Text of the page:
When Jean Hussell set off from her home in Cap-Pelé, N.B., to the make the three-hour drive to Halifax on Tuesday morning, it was with eager anticipation.
The 57-year-old woman was on her way to the QEII Health Sciences Centre for much-needed oral surgery to deal with a longstanding problem with her jaw.
She had been in so much pain lately, she was unable to properly eat, and had been losing weight.
“It’s difficult to talk, it’s more difficult to eat,” Hussell told Global News.
“I’ve got to get this so I can get some pain relief.”
Hussell booked the appointment about a week prior. She had been waiting for about three months, and was able to book this appointment because of a cancellation.
She said she was upfront that she only had one dose of a COVID-19 vaccine, which she received in early June. Due to her vaccination status, paperwork from her doctor stated she had to obtain a negative PCR test 48 hours before surgery.
She showed Global News a copy of her negative test result, which was dated the Sunday before her appointment.
She said she followed all procedures, including screening at the Nova Scotia-New Brunswick border and showing proof she was scheduled for a medical procedure.
Hussell said she showed her paperwork to hospital security, as well as the check-in desk at the waiting room for her procedure in the Victoria General building. Everything seemed to be fine.
She was all prepped for surgery and was waiting for about an hour, when she was told her procedure was being cancelled.
“They said they didn’t have the protocol to deal with me,” she said, “Because I was out of province and I only had one vaccination.”
Hussell said she was upset and disappointed, and began to cry. What was worse, she added, is that no one gave her a clear explanation of why the procedure couldn’t go ahead.
“I never even had a chance to talk to a doctor,” she said.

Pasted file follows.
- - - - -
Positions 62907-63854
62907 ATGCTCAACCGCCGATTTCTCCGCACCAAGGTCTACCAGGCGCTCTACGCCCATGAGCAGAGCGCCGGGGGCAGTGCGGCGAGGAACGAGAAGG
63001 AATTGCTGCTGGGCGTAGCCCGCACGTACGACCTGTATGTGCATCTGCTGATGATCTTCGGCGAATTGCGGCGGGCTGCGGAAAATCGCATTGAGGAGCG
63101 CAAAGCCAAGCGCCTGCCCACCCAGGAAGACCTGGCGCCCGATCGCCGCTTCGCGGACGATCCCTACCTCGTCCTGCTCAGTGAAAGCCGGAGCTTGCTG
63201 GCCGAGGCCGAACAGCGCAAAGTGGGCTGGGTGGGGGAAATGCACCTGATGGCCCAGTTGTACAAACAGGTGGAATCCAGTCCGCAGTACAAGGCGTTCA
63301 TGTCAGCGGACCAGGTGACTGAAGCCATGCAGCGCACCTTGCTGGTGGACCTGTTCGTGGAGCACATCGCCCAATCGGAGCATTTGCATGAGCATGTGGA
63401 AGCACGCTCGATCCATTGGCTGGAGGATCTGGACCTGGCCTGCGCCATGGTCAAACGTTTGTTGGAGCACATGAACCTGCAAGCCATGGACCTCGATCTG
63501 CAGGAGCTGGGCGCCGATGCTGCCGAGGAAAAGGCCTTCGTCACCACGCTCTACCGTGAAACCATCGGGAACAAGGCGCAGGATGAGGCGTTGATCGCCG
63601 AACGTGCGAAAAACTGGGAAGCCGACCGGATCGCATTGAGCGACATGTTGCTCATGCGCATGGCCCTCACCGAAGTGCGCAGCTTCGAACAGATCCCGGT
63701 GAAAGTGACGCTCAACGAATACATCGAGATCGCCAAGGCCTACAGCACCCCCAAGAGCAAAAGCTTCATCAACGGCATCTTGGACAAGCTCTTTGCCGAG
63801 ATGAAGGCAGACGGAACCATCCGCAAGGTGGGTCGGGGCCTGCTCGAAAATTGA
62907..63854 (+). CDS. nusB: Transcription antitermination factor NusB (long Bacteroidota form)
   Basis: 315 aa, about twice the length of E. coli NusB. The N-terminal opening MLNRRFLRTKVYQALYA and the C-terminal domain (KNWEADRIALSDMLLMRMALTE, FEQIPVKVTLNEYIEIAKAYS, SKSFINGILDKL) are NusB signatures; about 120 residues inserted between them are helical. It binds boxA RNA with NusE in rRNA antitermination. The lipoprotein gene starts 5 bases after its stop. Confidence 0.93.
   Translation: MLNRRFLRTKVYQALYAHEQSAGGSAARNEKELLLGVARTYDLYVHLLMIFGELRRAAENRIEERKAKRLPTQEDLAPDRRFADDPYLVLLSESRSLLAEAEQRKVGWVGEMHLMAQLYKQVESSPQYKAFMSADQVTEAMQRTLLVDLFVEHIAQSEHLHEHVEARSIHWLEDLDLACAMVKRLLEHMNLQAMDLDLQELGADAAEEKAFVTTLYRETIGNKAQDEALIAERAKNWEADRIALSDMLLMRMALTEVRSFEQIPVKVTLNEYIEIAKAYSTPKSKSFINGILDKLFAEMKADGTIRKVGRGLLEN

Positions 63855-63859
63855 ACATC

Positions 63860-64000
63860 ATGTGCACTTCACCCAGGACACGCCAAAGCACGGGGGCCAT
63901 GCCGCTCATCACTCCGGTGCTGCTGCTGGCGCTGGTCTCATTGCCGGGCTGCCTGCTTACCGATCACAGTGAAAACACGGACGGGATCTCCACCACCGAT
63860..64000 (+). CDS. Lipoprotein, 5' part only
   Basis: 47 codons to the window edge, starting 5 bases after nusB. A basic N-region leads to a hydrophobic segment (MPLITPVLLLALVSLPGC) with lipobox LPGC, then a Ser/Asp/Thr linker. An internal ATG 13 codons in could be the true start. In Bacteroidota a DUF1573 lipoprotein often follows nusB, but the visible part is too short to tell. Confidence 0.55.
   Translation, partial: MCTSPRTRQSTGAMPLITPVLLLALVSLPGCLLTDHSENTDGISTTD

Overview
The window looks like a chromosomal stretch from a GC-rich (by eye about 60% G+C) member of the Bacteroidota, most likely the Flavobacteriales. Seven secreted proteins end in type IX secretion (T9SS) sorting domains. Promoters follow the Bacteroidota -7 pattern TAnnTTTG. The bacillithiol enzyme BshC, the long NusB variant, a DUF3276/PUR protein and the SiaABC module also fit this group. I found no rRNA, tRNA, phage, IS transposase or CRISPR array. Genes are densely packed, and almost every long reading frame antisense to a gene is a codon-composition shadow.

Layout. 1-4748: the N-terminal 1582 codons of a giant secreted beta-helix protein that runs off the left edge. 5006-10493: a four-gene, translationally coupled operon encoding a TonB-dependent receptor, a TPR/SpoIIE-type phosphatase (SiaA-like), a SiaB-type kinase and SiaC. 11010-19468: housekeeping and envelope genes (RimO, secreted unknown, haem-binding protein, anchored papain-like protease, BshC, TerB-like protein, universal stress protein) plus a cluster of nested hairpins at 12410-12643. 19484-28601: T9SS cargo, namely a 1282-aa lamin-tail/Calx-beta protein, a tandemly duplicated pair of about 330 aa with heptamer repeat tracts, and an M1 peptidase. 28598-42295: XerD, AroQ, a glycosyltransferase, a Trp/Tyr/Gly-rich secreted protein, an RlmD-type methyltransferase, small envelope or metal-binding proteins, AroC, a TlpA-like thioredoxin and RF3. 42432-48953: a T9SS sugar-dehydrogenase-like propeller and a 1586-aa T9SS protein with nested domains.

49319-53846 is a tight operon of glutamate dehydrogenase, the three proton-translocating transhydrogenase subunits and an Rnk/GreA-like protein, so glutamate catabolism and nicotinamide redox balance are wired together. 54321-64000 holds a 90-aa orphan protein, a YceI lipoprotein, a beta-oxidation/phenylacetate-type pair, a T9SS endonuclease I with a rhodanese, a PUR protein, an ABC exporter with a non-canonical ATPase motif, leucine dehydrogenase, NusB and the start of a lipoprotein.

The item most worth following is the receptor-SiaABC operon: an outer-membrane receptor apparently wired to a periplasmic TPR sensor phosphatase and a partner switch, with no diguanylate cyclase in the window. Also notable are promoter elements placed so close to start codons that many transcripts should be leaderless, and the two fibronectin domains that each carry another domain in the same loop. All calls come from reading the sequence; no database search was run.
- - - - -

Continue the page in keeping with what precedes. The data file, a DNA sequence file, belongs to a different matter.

Hussell said she is hesitant to get her second dose of a COVID-19 vaccine because of personal reasons. Regardless, she pointed to the fact that she had a negative test result, and would have gladly been tested again on the spot.
“I shouldn’t be denied medical service to help with my problem,” she said.
“It was just a horrible, horrible experience.”
Misinterpretation of ‘clinical pathways’
In response, Nova Scotia Health told Global News that Hussell’s experience was an “isolated incident” and apologized to her for the cancellation.
“Nova Scotia Health performs surgeries on patients regardless of vaccination status,” wrote spokesperson Carla Adams, in an email.
Adams explained surgical teams use a “clinical pathway tool for patients requiring anesthesia during the COVID-19 pandemic.”
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The precautions used are based on factors such as the type of procedure, the patient’s vaccination status and COVID-19 risk based on where the patient lives.
In Hussell’s case, the procedure was an oral surgery and New Brunswick had been recording a higher number of COVID-19 cases than Nova Scotia.
“The procedure could have proceeded using contact and droplet precautions only, however, it was believed the surgery would require airborne precautions, which is a more complex and timely process that would impact other cases for the day,” she said.
Adams clarified that while it was believed airborne precautions were necessary, they were in fact not needed.
She said it was unfortunate, but had to do with the interpretation of the clinical pathways. She added NSH is now reinforcing the pathways with their surgical teams.
“We acknowledge a cancellation on the day of a procedure is very difficult and sincerely apologize to Ms. Hussell for the inconvenience,” Adams said.
Still waiting to rebook
Hussell said the explanation “doesn’t make me feel better about what happened.”
She said she also wants to make sure other patients, who may be partially vaccinated like her, or unvaccinated, do not go through a similar experience.
She has been in contact with the hospital to discuss her experience, and is still waiting to rebook her procedure.
“I don’t know how long I’ll have to wait before I get another call,” she said.
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